woman holding her stomach in pain

The advice is seemingly everywhere — ONLY go to the emergency room for a true emergency. But it’s not always easy to know what that means, especially when a loved one is sick or injured. Here are 15 signs and symptoms that definitely rate a trip to the emergency room. While this list doesn’t cover every potential reason to go to the ER, these are some of the most common reasons people seek emergency medical care.   

If you have any doubt, remember this little rhyme: It's better to go and know than to wait and debate.

 However, you should never drive to the ER if you are:

  • Alone and experiencing emergency symptoms
  • Alone with a child who’s having emergency symptoms
  • Unable to safely move the patient or drive them

Have someone else drive or call 911 in any of these situations. If you think an illness or injury may be life-threatening, always call 911.

1. Some Headaches

If you can describe a sudden headache as your “worst headache ever,” call 911. Of course, that “worst headache ever” could just be your first migraine, but it could also be a sign of bleeding in the brain (aneurysm or stroke). You don’t want to take that risk. Our blog, Stroke or migraine? How to know the difference, offers clues to tell them apart.

Even non-severe headaches can be a reason to head to the emergency room.

Seek immediate medical attention for any headache:

  • After hitting your head
  • When it comes with dizziness, vision problems, slurred speech, or loss of balance
  • With fever, stiff neck, or vomiting
  • If you have been sick recently or are taking medications that suppress your immune system

If you have diagnosed migraines or similar severe headache disorders, go to the ER if the headache feels different than usual or if it isn’t relieved by your normal treatments.

2. Dizziness, 3. Confusion, and/or 4. Clumsiness

Mild dizziness or forgetting where you put your glasses (when they’re on your head) don’t qualify. You can bring those up to your doctor at your next office visit, or go to an urgent care clinic for a quick checkup.

The important words to note here are SUDDEN and/or SEVERE.

If any of these symptoms can be described as sudden or severe, call 911 or get to an emergency room:

  • Clumsiness, loss of balance or fainting
  • Unexplained loss of consciousness
  • Difficulty speaking or trouble understanding speech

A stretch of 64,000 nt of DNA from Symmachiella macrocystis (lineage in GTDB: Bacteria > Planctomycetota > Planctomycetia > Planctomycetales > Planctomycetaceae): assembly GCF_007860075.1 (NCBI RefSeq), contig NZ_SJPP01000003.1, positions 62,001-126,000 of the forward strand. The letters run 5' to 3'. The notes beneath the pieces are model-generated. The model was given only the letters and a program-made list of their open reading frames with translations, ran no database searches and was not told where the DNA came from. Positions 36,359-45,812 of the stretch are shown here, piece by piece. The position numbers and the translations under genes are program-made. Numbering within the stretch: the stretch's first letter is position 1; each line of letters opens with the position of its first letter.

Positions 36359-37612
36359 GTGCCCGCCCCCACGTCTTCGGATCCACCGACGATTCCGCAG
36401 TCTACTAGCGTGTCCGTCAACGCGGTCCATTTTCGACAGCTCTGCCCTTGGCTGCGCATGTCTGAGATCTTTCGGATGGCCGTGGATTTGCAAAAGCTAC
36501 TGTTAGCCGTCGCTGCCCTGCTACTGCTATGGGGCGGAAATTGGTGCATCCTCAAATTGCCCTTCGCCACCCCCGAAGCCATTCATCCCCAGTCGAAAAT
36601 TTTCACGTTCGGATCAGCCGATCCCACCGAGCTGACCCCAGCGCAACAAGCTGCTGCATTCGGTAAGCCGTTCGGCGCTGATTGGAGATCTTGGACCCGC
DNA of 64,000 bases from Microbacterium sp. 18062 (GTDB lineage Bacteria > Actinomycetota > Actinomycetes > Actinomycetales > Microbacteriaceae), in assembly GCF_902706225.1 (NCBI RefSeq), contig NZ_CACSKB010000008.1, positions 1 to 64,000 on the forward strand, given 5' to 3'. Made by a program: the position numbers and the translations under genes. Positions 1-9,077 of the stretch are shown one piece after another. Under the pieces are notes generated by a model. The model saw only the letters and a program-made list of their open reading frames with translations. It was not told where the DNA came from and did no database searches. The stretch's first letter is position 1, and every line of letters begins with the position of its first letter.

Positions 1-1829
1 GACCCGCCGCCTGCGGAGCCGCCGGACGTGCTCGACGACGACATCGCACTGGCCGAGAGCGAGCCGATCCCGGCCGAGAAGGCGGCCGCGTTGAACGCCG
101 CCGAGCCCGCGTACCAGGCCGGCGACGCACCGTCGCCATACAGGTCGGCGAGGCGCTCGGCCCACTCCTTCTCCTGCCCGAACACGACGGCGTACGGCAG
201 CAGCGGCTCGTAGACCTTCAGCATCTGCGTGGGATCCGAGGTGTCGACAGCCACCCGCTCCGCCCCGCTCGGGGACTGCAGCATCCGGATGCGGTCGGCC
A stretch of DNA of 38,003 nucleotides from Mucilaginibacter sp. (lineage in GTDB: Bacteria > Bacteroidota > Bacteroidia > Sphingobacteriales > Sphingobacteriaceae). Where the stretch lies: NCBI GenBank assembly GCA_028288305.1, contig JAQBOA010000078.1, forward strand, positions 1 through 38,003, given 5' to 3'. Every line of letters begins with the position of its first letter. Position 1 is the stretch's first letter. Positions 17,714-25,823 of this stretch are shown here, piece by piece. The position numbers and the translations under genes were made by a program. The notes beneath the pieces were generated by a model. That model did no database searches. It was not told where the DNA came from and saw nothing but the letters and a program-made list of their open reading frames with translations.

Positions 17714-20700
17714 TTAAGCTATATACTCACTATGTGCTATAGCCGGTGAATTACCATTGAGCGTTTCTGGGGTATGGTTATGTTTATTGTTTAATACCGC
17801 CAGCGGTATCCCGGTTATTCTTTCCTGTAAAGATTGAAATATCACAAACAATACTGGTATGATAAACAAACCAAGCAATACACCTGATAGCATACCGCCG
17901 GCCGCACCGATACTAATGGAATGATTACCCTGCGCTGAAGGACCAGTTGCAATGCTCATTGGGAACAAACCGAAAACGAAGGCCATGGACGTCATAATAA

5. Seizures (Without Previously Diagnosed Epilepsy)

For seizures, better safe than sorry.

Call 911 or go to the emergency room in the event of a seizure, unless the person has a diagnosed seizure disorder, such as epilepsy. For people with such disorders, seizures are not usually a cause for alarm. An action plan can help inform family and friends what to do during a seizure and when it's an emergency. Still, if you witness a seizure and don't know if the person has a seizure disorder, play it safe and call 911.

6. Head Injury

Sometimes, the most serious symptoms don’t start until hours or even days after the injury. Any significant bump to the head should trigger a medical visit.

Go to the emergency room if you have any of these symptoms after a head injury:

  • Extreme fatigue or sleepiness
  • Severe mood swings
  • Severe headache or neck/muscle stiffness
  • Different size pupils (the black portion of the eye)
  • Vomiting
  • Dizziness/loss of consciousness
  • Inability to move arms or legs
  • Seizures
  • Ringing in the ears

7. Eye Injuries

Eye injuries can lead to vision loss if not treated promptly.

Head to the emergency room if there is:

  • Pain or trouble seeing
  • Cuts or tears in the eyelid
  • Objects in the eye or under the eyelid that can’t be removed easily
  • Blood in the clear part of the eye
  • Different pupil sizes or shapes
  • One eye not moving as well as the other or sticking out more

8. Fever

Most fevers don’t require an ER visit. For babies under 3 months old, any temperature higher than 100.4°F is cause for an ER visit.

Other reasons to visit the ER with a fever:

  • Over 104°F in adults
  • Accompanied by other severe symptoms (e.g., racing heartbeat, stiff neck, rash, trouble urinating, swollen legs, weakness, fainting, diarrhea, and/or vomiting)
  • Not responding to medications like acetaminophen (Tylenol®) or ibuprofen (Advil®, Motrin®)